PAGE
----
As printed in Jewellery Business, June 2009 issue, p. 24-25
By Ronald R. Dupuis, FGA, GJ

Designed by Cartier, this sapphire and diamond ring (circa 2000) sold for $8000

A gentleman’s gold ‘Calatrava’ wristwatch by Patek Philippe, circa 1960.

Mechanical timekeeping began in the 15th century in the form of clocks powered by variously configured internal springs. For greater accuracy, Leonardo da Vinci’s clock measured minutes as well as hours, using two separate trains with independent weight, gears, and escapement. A 16th Рcentury German named Peter Henlein is credited with creating the first timepiece to be worn on the person – the so-called pocket watch.

Necessity leads to invention
Over the course of the next 400 years, pocket watches evolved in accuracy, form, and function. Every respectable gentleman owned at least one, usually worn in the vest pocket attached to a heavy chain sporting a decorative fob at the other end. For the most part, women did not wear these timepieces as such items were considered manly.
This changed toward the end of the 19th century when women began wearing pendant watches on chains that swung twice around the neck, a swivel clasp suspending the circular timepiece. By the early 20th century, these ladies’ watches became more in the line of decorative jewels, their outer cases enhanced with enamel and gems. From this evolved a new timepiece initially called wristlets, which were worn by both men and women.
The wristwatch came next, adapted for use by the military due to the practicality of viewing the timepiece’s face when worn on the wrist. The tactic of accurately synchronizing battle plans was an important weapon used by the British during the Boer War (1899-1902). The flexible metal strap was invented soon after by Wilsdorf & Davis in London (later to become Rolex), followed by horns or lugs attached to the outside of the case to accommodate leather straps.

History of vintage watches
Collectors can’t seem to agree on a strict definition of ‘vintage,’ but the growing consensus is in reference to mechanical watches made before the advent of the quartz revolution on the 1970s. Some would argue that vintage should only refer to watches made before 1950. In any case, many of today’s styles had their origin in those times. The main appeal of vintage watches is the history they evoke, both in their innovation and the events of the times.

Wristwatches became more and more popular as a ladies fashion accessory during the first two decades of the 20th century. However, for the military, it was an indispensable piece of equipment for the Allied troops during the First World War. After the war, the returning soldiers were allowed to keep their trench watches as souvenirs. These war heroes were seen everywhere sporting their wristwatches and the public’s perception changed forever. The trendsetting Cartier lost no time in designing a watch in remembrance of the tanks debuted by the British in France at the Battle of the Somme in 1916. Thus was born the very popular platinum Tank model men’s watch.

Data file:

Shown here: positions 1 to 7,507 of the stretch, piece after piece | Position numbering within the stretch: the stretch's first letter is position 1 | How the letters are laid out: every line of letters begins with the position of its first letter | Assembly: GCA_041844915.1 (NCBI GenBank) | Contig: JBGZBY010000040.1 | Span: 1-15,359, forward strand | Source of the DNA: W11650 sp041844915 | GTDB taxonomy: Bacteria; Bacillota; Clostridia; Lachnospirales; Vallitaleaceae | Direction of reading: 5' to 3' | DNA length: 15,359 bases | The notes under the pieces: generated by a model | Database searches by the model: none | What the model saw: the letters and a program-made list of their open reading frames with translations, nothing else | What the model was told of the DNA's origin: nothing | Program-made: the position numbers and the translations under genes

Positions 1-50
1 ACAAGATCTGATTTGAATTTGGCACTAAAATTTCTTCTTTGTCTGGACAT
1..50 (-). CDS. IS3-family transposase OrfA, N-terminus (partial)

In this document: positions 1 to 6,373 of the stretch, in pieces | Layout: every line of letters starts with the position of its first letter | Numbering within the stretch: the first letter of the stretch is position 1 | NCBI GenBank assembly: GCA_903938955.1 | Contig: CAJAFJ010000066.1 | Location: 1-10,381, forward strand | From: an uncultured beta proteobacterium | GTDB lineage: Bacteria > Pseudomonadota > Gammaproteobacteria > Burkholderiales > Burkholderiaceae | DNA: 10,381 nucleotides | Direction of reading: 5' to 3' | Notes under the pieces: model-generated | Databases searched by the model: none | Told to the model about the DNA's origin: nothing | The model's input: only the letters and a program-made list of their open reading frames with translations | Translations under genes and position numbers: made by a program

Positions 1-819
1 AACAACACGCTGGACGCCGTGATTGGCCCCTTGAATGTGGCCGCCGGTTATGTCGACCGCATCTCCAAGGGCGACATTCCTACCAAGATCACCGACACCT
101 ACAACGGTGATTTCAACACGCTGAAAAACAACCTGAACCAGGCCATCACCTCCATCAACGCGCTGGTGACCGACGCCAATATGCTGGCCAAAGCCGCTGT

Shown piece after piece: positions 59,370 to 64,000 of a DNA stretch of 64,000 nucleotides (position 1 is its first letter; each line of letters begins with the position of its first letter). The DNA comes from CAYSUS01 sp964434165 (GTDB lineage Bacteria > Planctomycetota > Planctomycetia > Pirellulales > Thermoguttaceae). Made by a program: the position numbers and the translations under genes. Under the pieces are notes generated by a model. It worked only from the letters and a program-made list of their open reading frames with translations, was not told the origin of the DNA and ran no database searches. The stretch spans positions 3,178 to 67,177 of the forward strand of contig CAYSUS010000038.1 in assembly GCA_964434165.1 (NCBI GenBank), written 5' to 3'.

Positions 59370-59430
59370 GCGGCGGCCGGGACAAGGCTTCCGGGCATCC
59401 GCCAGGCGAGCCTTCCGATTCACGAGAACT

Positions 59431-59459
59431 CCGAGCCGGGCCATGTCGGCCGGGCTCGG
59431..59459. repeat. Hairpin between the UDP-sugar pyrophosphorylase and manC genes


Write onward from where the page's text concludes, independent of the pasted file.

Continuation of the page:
During the 1920s, many innovations ensured the survival of this new form of adornment for both men and women. For instance, watches became more resistant to water and dust. In 1926, Rolex introduced the first truly waterproof wristwatch, which it branded the ‘Oyster’. The durability of metal dials for wristwatches quickly replaced the fragile porcelain dials that harkened back to the pocket watch. Protective crystal watch face covers were now made from plastic, rather than glass.

In  the 1920s, watchmakers integrated a rotor in the movement of some watches and this feature became widespread by the 1950s. The majority of men’s watches during the 1920s, `30s, and `40s were square or rectangular and considerably larger than ladies’ watches, which were smaller and circular or square in design, usually accented with diamonds on the case and bracelet. There was no end to the various designs produced for both men and women by Swiss watchmakers or bejewelled by retail jewellers of the day. Cartier and Tiffany & Co., utilized movements from various Swiss watch factories, including Movado, Longines, and Patek Philippe.
In the closing decades of the 20th century, these original vintage watches have become highly collectible. It is not unusual to find such watches restored with redone dials, replaced movements, and even outright alterations to the case and bracelet. Authentic watches in original good condition are becoming exceedingly rare and the demand continues unabated. Many of the original models have been copied or modernized, starting with the Cartier Tank watch in the 1970s.

In modern times
Since the 1950s, many new developments have influenced the form and function of watches. Some of these include the functions of displaying the day and date, which was introduced in the 1950s, along with battery-driven watches. Electronic digital watches and quartz timepieces became wildly popular in the 1970s, and companies produced models with specific professions or hobbies in mind, such as diving and racing. Complicated watches that were more difficult to produce early on have now become commonplace. These days, for a man of business, a good watch is as important as a good suit.

This diamond and gold bracelet by Sterle (circa 1970) was estimated at $3000 to $4000

An 18-karat gold watch by Jules Jergensen, circa 1870.

A 2.34-carat diamond ring, circa 1975. This piece was estimated at $30,000 to $40,000 and sold for $40,000

An 18-karat gold split-second chronograph watch, Tiffany & Co., circa 1880.

A 5.90-carat emerald ring, by Graff, circa 1980, estimated at $7000 to $9000 and sold for $14,000

A ladies’ Art Deco diamond wristwatch,Tiffany & Co., circa 1920.

Although estimated at $50,000 to $60,000, this 8.15-carat diamond ring, circa 1925, sold for $140,000.

Enamel and 18-karat gold watch, American Watch Co., circa 1870.

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